With single-family homes, determining property value proves fairly straightforward – just look at market comps. But, what about a commercial property with no similar buildings in the area? How can investors accurately estimate value for these unique properties? To determine the value of commercial properties, investors use an income-based approach – not market comps. More precisely, the commercial value formula provides investors a reliable – and consistent – method to value dissimilar commercial properties. 


As such, we’ll use this article to outline how the commercial value formula works and, more importantly, how investors can use it to their advantage. Specifically, we’ll cover the following topics: 


  • An Overview of the Commercial Value Formula 
  • The Numerator Approach: Increasing Value with NOI
  • The Denominator Approach: Increasing Value with Stability
  • Final Thoughts 


An Overview of the Commercial Value Formula


When a neighborhood has hundreds of similar, single-family homes, appraisers and investors can easily establish market value. You just need to find several comparable homes – or “comps” – that recently sold, and those prices determine value. 


But, most commercial real estate lacks both this uniformity and volume. There just aren’t enough comparable commercial properties to use a market comp approach to valuation. Instead, appraisers and investors use an income-based approach. More precisely, parties use a mathematical formula – the commercial value formula – to determine value. According to this formula: 


Property Value = NOI / Cap Rate


NOI, or net operating income, equals a property’s rental revenue minus all operating expenses (NOTE: mortgage interest and depreciation are not operating expenses). Due to NOI’s role in the commercial value formula, this valuation technique is commonly referred to as the income approach. 


Conceptually, capitalization, or cap, rate equals the return a property would generate on an all-cash (i.e. unleveraged) deal. For instance, if you bought an apartment building for $1,000,000 cash and it generated operating income of $50,000, it would have a 5% cap rate. Mathematically:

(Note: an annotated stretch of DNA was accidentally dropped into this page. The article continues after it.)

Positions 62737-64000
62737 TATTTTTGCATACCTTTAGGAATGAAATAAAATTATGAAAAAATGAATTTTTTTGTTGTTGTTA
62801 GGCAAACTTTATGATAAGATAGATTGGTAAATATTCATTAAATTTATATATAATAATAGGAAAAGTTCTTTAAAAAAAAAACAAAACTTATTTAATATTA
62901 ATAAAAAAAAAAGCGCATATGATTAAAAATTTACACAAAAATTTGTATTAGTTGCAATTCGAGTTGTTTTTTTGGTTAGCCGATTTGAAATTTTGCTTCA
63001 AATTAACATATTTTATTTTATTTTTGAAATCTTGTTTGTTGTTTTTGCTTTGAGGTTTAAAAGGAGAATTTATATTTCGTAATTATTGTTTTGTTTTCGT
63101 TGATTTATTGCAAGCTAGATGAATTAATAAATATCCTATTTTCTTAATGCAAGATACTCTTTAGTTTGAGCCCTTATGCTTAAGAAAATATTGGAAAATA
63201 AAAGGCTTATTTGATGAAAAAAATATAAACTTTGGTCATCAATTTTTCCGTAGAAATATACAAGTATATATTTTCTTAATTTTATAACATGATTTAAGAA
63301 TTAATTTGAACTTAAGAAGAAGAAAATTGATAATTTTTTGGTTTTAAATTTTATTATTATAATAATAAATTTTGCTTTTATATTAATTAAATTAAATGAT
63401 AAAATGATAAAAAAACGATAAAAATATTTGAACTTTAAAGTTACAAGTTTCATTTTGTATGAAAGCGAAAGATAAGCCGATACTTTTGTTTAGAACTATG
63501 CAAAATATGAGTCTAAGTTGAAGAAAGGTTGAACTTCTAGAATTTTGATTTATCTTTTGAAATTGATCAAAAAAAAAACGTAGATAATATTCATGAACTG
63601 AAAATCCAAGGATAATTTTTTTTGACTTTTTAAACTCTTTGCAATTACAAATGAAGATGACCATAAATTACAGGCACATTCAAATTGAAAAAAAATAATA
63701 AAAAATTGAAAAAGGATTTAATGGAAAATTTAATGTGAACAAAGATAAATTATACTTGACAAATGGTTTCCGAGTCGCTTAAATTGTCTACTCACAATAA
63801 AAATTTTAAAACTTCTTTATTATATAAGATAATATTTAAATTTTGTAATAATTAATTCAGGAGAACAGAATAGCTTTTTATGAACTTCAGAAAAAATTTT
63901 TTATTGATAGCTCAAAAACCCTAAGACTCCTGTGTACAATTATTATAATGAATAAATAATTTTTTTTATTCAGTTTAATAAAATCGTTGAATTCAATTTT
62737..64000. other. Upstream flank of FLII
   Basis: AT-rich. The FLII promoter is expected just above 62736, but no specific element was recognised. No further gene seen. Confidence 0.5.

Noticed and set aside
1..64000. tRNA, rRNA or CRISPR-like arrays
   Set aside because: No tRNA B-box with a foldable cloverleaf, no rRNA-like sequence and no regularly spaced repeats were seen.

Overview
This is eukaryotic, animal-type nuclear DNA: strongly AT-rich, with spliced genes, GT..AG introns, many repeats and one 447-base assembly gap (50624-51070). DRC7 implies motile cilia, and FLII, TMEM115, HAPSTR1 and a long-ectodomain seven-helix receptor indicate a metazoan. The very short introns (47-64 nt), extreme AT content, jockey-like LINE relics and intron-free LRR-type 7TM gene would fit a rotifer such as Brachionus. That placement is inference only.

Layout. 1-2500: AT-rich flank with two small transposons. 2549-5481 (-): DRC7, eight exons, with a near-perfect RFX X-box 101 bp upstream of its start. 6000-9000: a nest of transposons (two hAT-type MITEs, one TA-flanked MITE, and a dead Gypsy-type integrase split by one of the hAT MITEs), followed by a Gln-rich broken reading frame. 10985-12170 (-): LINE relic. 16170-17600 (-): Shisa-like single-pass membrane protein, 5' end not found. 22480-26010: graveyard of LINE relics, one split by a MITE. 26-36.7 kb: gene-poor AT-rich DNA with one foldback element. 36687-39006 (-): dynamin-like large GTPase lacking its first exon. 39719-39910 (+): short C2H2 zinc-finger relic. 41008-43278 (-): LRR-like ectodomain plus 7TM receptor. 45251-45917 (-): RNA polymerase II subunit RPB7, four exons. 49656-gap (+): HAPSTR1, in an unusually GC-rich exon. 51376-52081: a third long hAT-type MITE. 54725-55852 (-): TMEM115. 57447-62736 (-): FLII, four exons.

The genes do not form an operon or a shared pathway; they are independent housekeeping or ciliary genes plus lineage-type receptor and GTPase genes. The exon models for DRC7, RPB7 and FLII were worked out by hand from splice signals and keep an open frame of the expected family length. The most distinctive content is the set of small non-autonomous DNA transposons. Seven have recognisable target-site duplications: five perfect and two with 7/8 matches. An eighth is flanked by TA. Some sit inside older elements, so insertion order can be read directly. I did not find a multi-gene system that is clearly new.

Cap Rate = NOI / Property Value


As this rearranged formula illustrates, cap rates depend upon two interrelated factors: a property’s operating income and its value. More precisely, cap rate hinges on a property’s risk and stability. If a property generates stable, reliable income, investors will pay a premium, which increases value and creates a lower cap rate. Conversely, unreliable income creates more risk for investors, lowering the property’s value and increasing its cap rate.  


Understanding the commercial value formula – and its associated elements – arms investors with two key tools. First, this formula provides a method (but not the only method) for comparing otherwise dissimilar commercial properties. Second, breaking down the formula into its numerator and denominator provides investors opportunities to increase a property’s value (and, by extension, investor equity), which we’ll discuss in the next two sections. 


The Numerator Approach: Increasing Value with NOI


Once again, the commercial value formula states:


Property Value = NOI / Cap Rate


Looking at this mathematically, investors have two options for increasing a property’s value: 1) increase NOI, and/or 2) decrease cap rate. Let’s start with the numerator approach.